Daisy reports to her commanding officers.
Last lines: “The Comm Ev gives her hope in the process established by The Church. As she walks down the hallway, she forces herself to think rationally and decide on a plan of action. She will need to collect any evidence she can if justice will prevail. Those who show disloyalty, or selfish tendencies, must be punished. By any means possible.”
Back at HCO, Amory has not yet written the Enemy formula, even though she has been alone in the room for two hours. She has no idea what to write and knows that she will never find out who she truly is while sitting in this tiny, windowless room.
She is startled by a new uniform barging through the door. He motions for her to follow him, and she runs to keep up as they find the exit.
As they leave the HCO building, the cool fall air is refreshing to Amory’s lungs. She can tell it’s late in the afternoon because the sun is sinking into the horizon, turning the sky into liquid amber. The thought of night and sleep is a welcomed relief. Her stomach is growling, but her complete exhaustion overrides her hunger. Dreams of rest give her the motivation she needs to keep up with the ethics officer’s fast pace. Amory feels disoriented from being interrogated in a closet all day, but not enough to realize they aren’t going back to her dorm.
“Umh … Sir?” she asks. “Shouldn’t we be going in the other direction?”
She follows, knowing it’s best not to ask questions. They head north on Hollywood Blvd., and Amory quickly realizes he’s taking her to the HI, or Hollywood Inn—another old, converted hotel owned by The Church. The building is located at 6523 Hollywood Blvd, just down the street from Hollywood and Highland, right in the heart of the city. For The Church, it’s the perfect place for Amory while she’s on ethics project. She will be isolated from her friends back at the compound but only a short walk to HCO, where she will be spending most of her time.
Amory is relieved at the thought of isolation. It is meant to be a punishment, but she is thankful for the break it will afford her. There will be no expectation to be happy all the time, no pointless small talk, no encounters with people she would rather avoid. Finally an opportunity to be alone with herself.
As they walk down the street, Amory and the ethics officer pass through crowd after crowd of wogs, some gathered outside restaurants, others aimlessly wandering down the blocks as tourists. Amory has walked to the HI from HCO many times before on Church business, but she never paid much attention to the people and businesses along the street. “Keep your head down,” she was always told by her superiors. “Wogs are evil people and you don’t want to interact with them.” So she did. She believed that the sex shops and bars were the manifestations of evil in the outside world. That they, the Scientologists, were better than that. They were saving wogs from their own filth and depravity.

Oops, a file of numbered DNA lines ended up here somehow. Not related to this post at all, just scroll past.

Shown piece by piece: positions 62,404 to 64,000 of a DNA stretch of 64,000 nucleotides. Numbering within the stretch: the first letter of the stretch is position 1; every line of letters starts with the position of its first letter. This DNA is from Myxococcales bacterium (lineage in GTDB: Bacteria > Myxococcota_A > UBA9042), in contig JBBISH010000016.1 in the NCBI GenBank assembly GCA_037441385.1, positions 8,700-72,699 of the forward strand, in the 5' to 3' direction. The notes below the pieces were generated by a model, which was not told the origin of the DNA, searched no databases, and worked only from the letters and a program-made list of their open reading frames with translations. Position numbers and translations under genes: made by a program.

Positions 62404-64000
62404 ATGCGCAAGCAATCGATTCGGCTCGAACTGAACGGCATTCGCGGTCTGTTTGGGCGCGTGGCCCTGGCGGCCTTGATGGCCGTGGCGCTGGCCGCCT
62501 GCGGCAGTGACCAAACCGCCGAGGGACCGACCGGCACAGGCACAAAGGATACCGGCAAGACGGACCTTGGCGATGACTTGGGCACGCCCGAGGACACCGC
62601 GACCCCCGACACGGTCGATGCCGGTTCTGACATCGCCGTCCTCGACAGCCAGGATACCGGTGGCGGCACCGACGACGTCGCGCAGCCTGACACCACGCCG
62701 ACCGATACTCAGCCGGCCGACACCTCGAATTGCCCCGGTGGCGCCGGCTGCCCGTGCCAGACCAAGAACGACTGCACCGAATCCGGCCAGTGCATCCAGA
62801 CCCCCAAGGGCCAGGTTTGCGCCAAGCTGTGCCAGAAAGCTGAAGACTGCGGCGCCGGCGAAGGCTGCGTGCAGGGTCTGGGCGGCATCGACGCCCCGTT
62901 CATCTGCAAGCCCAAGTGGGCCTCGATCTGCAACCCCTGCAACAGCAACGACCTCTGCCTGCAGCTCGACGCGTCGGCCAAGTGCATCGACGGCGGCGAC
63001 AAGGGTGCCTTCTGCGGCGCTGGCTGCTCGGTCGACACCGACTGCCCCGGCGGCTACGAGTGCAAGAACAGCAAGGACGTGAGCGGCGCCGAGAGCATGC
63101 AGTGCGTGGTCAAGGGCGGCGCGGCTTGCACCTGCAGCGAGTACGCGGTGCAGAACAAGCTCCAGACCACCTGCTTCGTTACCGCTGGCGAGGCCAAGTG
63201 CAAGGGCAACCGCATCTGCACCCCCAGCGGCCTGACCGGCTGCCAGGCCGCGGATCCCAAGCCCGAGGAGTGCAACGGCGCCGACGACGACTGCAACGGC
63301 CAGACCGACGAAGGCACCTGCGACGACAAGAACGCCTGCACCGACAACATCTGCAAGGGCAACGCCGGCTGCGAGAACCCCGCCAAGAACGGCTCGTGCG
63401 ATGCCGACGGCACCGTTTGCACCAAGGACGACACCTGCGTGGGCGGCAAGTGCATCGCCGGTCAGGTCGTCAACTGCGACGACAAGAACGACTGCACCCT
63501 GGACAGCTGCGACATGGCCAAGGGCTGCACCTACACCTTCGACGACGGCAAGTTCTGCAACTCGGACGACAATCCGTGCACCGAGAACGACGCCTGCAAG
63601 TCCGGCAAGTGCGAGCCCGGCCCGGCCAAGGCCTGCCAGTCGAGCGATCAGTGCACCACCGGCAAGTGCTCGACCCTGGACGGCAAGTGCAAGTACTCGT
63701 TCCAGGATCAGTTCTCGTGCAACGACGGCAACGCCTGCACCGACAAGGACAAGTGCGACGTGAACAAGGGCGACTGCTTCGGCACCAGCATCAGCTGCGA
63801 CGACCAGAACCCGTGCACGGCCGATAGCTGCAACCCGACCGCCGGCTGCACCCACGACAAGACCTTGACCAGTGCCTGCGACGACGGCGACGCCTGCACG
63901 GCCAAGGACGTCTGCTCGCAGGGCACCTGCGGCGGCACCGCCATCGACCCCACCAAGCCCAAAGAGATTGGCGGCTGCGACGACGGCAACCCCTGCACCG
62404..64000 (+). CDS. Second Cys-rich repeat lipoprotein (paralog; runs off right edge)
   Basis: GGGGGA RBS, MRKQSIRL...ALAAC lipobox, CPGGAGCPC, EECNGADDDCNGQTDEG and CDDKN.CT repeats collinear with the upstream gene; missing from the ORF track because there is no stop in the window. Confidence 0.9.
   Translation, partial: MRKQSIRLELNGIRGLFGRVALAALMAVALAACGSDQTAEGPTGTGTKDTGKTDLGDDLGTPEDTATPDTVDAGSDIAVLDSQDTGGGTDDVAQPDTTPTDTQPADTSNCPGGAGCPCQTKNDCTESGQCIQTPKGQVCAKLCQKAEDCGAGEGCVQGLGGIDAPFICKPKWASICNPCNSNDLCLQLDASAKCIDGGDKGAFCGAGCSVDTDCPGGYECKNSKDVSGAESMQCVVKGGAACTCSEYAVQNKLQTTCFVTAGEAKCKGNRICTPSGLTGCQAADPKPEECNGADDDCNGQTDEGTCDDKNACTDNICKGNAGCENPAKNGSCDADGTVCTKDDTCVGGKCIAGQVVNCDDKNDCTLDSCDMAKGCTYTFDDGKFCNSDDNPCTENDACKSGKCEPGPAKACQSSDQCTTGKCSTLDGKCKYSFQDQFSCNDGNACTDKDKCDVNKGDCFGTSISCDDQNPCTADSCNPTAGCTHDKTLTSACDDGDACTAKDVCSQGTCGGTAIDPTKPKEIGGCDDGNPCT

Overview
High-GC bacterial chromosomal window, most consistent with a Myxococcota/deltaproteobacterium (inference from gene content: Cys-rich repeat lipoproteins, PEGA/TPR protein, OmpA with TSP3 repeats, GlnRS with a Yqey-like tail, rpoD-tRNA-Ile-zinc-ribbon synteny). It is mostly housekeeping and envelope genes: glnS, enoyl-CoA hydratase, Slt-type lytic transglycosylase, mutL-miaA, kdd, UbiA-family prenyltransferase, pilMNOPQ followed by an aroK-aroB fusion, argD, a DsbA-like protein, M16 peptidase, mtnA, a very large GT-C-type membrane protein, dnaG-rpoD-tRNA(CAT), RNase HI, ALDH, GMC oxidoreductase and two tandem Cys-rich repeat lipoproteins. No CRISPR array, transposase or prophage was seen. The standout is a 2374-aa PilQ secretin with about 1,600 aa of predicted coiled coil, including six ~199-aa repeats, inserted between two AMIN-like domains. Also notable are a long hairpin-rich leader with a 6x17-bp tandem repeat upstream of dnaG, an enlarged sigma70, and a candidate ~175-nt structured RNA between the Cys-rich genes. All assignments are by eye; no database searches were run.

Now, she pays attention. A car cuts over to the sidewalk, trying to squeeze his way around another car. She instinctually jumps away, remembering the many times wogs threw rotten eggs at her and her friends as they walked down the street in their uniforms. She takes a deep breath when she realizes he hasn’t even seen her, too wrapped up in his tiny little world. Horns screech as cars race from one signal to the next. Flashing lights seduce her eyes from one location to another. They walk by a group of high-heeled girls smoking outside a bar. They don’t notice her either. She is still wearing her uniform, but it doesn’t seem to mark her as it once did. This invisibility amongst the chaos of public life gives her a welcomed sense of comfort, and she gazes in childlike wonder at the endless possibilities just beyond her reach.
Her tired legs can’t keep up with the ethics officer, and a short distance grows between them. Her mind wanders, and she begins to imagine a new chapter of her life, now that everything has changed—no post, no dorm, no contact with friends and family. She knows she’ll be doing MEST work, Matter, Energy, Space, Time. Any kind of physical work, as opposed to the spiritual work thetans must focus on, meant to reconnect the spirit and the body. Essentially, it is a fancy term for manual labor. She wonders what they’ll have her do. A few years ago, someone she knew wanted to leave The Church. They made him scrub a dumpster and clean the kitchen grease traps with a toothbrush. Amory doesn’t mind hard work, but that is revolting. Regardless, she won’t have Erika screaming down her throat, a reality that gives her more freedom than she has ever known.